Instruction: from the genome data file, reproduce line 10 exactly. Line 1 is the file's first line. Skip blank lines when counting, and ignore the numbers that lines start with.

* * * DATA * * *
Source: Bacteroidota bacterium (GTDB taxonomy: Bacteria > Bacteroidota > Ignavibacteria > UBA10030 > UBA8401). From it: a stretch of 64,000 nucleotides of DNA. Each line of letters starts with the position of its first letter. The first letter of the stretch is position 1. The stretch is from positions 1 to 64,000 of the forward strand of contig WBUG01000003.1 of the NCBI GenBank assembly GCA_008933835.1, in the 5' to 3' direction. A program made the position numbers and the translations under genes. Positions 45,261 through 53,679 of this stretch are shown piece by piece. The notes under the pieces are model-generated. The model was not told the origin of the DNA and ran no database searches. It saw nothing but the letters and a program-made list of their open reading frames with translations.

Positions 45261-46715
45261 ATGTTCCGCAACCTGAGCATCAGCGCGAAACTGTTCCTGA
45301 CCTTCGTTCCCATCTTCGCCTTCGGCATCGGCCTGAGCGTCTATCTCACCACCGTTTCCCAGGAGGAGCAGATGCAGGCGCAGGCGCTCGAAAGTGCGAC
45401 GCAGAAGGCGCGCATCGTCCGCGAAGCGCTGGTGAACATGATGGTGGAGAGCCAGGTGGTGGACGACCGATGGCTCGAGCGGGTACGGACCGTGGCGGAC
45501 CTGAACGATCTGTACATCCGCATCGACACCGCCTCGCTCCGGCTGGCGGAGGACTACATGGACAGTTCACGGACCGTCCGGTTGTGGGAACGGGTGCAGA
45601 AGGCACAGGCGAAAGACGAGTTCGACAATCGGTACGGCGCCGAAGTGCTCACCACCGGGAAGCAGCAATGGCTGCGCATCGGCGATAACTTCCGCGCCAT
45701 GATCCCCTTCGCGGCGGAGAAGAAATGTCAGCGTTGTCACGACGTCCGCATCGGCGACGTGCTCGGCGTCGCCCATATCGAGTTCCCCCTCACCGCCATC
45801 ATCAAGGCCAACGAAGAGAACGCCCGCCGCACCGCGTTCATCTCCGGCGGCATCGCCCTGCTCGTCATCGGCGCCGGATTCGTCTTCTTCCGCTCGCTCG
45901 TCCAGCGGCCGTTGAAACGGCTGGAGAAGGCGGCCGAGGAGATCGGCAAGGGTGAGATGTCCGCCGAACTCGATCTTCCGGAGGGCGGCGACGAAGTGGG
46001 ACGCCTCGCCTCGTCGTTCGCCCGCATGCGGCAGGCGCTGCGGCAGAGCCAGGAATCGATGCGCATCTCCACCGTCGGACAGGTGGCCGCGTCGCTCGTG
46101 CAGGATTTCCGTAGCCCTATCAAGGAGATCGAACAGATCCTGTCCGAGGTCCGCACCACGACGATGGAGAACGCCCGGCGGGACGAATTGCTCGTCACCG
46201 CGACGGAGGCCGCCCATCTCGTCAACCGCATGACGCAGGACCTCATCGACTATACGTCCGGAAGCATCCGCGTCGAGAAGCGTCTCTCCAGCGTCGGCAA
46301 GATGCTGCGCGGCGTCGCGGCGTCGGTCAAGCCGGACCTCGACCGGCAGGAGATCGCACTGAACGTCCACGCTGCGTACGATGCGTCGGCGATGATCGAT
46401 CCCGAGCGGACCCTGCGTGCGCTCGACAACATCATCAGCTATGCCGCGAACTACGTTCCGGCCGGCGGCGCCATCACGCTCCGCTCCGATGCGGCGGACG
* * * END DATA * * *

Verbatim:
45901 TCCAGCGGCCGTTGAAACGGCTGGAGAAGGCGGCCGAGGAGATCGGCAAGGGTGAGATGTCCGCCGAACTCGATCTTCCGGAGGGCGGCGACGAAGTGGG